Monday, October 7, 2013

The Self-Service CIO: Value vs Cost

Computers and communications, more commonly referred to Information and Communications Technologies (ICT or lumped as IT) play important roles in small businesses. Most managers don't realize what their roles are until they are gone. Business can come to a halt if the phone stopped working or the computer can't print. Some business can afford to wait for someone to come and fix the problem. For others, this will cost a lot of money.
Yet IT is viewed in some businesses as purely a cost center. Some even view it as a luxury. It is something that the business can live without. Businesses with this view will choose the cheapest option when it comes to acquiring products and services. The idea is simple: something that is just going to cost me, should cost me as little as possible.
The lesson here is that technology is judged by it's value, not purely by it's cost. So how do you begin to value something? You can begin to value something by viewing it as an investment. In fact, anything you buy for the company is an investment. From there the rule is simple: Get back the maximum value for your investment. Now you can look again at cost. Will the cheapest option give me the best value for my investment?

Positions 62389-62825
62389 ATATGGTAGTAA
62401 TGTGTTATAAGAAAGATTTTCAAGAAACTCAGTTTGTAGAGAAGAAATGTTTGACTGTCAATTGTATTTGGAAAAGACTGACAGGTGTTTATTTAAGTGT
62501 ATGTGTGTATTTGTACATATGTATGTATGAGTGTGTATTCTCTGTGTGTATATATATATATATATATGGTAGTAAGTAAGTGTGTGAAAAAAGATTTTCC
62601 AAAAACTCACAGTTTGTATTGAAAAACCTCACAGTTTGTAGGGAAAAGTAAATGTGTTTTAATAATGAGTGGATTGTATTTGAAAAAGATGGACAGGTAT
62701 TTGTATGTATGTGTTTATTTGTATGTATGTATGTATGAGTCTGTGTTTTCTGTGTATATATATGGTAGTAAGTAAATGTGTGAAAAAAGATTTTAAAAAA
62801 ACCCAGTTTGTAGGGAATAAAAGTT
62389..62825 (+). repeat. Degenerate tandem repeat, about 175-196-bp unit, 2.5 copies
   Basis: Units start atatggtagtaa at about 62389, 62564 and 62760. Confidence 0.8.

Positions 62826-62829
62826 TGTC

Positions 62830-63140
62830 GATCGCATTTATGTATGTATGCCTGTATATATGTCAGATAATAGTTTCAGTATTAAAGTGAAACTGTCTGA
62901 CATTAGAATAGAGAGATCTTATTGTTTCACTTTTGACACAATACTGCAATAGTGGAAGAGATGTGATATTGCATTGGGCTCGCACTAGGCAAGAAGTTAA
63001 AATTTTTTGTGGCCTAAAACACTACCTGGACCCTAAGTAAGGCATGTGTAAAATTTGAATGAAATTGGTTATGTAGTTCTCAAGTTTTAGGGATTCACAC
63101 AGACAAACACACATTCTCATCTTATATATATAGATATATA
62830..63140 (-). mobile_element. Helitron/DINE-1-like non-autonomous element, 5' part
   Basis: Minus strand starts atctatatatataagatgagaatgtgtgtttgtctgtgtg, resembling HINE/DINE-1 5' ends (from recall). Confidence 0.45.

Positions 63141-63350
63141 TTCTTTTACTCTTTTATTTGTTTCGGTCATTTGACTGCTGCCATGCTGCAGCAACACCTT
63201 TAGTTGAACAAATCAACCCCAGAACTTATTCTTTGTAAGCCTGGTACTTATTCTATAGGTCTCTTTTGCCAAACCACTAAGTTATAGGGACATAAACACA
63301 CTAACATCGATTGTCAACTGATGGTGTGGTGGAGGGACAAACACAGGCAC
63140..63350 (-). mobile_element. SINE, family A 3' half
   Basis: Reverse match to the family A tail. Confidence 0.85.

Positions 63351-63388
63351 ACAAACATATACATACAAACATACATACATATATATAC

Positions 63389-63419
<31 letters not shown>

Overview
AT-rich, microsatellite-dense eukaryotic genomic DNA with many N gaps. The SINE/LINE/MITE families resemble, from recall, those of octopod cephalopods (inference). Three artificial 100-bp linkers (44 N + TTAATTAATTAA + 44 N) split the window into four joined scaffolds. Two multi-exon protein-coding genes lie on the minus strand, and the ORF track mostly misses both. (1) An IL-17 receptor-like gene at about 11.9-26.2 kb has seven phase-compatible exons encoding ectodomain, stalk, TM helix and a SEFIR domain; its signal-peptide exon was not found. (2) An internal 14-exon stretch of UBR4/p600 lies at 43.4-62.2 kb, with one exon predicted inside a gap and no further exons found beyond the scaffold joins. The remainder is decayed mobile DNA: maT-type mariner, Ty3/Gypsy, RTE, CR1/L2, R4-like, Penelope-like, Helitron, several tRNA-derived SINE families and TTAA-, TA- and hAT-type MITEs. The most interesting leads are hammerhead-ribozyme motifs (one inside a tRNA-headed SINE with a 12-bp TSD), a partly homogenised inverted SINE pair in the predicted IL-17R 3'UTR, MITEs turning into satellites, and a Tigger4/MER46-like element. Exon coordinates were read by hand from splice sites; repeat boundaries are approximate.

You want something that gives back the maximum value against your investment. However, you are left with the cheapest option because that is all you can afford. If that is your initial conclusion, most likely you are not looking hard enough. Most decisions for  IT solutions fall into either the Build or Buy category. You can buy a complete solution or you can get someone to build it for you from different parts or from scratch. You can expand this further by comparing to how much would it cost to build it yourselves, in whole or parts. Calculate the total cost (including the resources you are spending internally) and the risks before coming to a decision. This way, you are giving the maximum value to your company.

Consider this: the cheap solution, a solution considered purely on cost will keep the company going but will not push it forward. You will survive today but will be vulnerable again tomorrow . A more expensive investment may yield a better value. However, that maximum value must be for today, an actual value now. The value has to be real and not a perceived value. On the flipside, over-spending on something that may provide a return in the future will drain the company before the investment can fully realized.
With information technology, everything is an investment because technology moves very quickly. To any business, the technology is only worth the returns. 

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